Speaking today in the James Brady briefing room, the president explained this new initiative in the wake of the failed HealthCare.gov web site and looming concerns over mandated ACA policy concerns.
Said the president, "Insurers can extend current plans that otherwise would be canceled into 2014 and Americans whose plans have been canceled can choose to re-enroll in the same kind of plan." Adding, "This fix won't solve every problem for every person, but it's going to help a lot of people. Doing more would require work with Congress."
Uh, oh. The 'C' word.
Working with Congress is like trying to get a six year-old to keep their shoes tied.
We know that Congress has been the bane of the Affordable Care Act from the beginning. The president's apology for the website's malfunctioning was added fodder for Republicans who weren't in favor of the ACA to begin with.
House Speaker John Boehner (who incidentally may be involved with this) says he wants the whole idea of the ACA scraped entirely.
Still the president is optimistic.
"It took a hundred years for us to even get to the point where we could start talking about and implementing a law to make sure everybody's got health insurance, and my pledge to the American people is, is that we're going to solve the problems that are there, we're going to get it right, and the Affordable Care Act is going to work for the American people."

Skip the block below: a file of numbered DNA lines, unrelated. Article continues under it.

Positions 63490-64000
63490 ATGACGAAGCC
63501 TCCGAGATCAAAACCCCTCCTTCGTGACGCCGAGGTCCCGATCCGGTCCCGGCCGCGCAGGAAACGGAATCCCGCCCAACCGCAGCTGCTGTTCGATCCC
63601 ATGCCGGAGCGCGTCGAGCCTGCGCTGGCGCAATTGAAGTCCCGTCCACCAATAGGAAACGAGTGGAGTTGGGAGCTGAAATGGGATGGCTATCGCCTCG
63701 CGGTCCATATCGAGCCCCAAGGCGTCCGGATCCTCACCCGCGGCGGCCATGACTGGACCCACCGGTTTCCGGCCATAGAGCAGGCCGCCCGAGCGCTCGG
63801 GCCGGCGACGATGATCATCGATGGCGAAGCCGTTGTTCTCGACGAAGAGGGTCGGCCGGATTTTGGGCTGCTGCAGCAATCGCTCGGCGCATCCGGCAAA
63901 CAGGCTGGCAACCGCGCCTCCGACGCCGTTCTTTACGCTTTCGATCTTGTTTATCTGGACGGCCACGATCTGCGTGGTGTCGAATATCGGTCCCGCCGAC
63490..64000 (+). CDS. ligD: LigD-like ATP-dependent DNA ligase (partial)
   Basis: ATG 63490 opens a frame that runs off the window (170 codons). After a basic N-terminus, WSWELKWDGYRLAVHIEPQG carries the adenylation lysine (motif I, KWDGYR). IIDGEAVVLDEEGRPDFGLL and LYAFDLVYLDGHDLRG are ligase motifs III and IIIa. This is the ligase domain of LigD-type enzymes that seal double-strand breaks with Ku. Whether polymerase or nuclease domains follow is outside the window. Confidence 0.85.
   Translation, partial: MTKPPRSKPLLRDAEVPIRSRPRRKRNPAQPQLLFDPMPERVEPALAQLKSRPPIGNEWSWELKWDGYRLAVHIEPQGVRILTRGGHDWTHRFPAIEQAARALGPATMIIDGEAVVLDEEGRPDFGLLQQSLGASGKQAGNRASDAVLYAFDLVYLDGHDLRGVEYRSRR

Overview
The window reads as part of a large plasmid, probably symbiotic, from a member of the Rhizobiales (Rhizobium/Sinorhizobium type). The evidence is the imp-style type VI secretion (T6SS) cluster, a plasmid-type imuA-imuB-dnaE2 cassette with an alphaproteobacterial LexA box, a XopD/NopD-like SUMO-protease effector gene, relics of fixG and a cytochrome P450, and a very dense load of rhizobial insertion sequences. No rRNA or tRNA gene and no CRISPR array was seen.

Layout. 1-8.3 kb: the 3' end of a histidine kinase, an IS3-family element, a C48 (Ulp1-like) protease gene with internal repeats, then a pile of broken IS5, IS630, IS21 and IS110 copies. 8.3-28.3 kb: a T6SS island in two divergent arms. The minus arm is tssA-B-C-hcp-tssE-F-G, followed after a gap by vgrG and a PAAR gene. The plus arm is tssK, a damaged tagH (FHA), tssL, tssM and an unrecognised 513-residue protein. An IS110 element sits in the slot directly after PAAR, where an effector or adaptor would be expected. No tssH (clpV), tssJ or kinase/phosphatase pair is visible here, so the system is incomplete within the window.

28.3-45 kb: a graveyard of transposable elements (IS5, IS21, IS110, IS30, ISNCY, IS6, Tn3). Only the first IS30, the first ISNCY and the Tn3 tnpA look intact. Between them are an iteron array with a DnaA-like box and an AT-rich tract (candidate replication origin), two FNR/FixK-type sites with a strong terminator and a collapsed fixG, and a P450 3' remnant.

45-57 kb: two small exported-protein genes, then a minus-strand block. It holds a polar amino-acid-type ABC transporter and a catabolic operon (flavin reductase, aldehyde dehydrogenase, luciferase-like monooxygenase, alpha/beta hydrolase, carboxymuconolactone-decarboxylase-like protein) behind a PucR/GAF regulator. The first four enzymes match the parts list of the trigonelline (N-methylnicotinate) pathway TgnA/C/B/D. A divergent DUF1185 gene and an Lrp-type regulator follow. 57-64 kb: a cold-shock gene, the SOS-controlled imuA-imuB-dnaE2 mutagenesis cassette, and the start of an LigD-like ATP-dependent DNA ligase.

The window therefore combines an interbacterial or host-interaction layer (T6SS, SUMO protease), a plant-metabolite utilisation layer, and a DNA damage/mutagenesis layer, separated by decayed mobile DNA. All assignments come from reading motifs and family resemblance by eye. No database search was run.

We certainly hope that includes not being charged a fee for not wanting to sign up.
[Watch Healthcare.gov video here].
H.R. 3350 – Keep Your Health Plan Act of 2013
(Rep. Upton, R-MI, and 161 cosponsors)
The Administration strongly opposes House passage of H.R. 3350 because it threatens the health care security of hard working, middle class families. The Nation is experiencing the slowest growth in health spending in the last 50 years. Since 2008, growth in private health insurance spending stayed between three and four percent – significantly lower than earlier this decade when growth reached almost 12 percent. With health care costs rising at such low rates, this bill would be a major step back.
H.R. 3350 rolls back the progress made by allowing insurers to continue to sell new plans that deploy practices such as not offering coverage for people with pre-existing conditions, charging women more than men, and continuing yearly caps on the amount of care that enrollees receive. The Administration supports policies that allow people to keep the health plans that they have. But, policies that reverse the progress made to extend quality, affordable coverage to millions of uninsured, hardworking, middle class families are not the solution. Rather than refighting old political battles to sabotage the health care law, the Congress should work with the Administration to improve the law and move forward.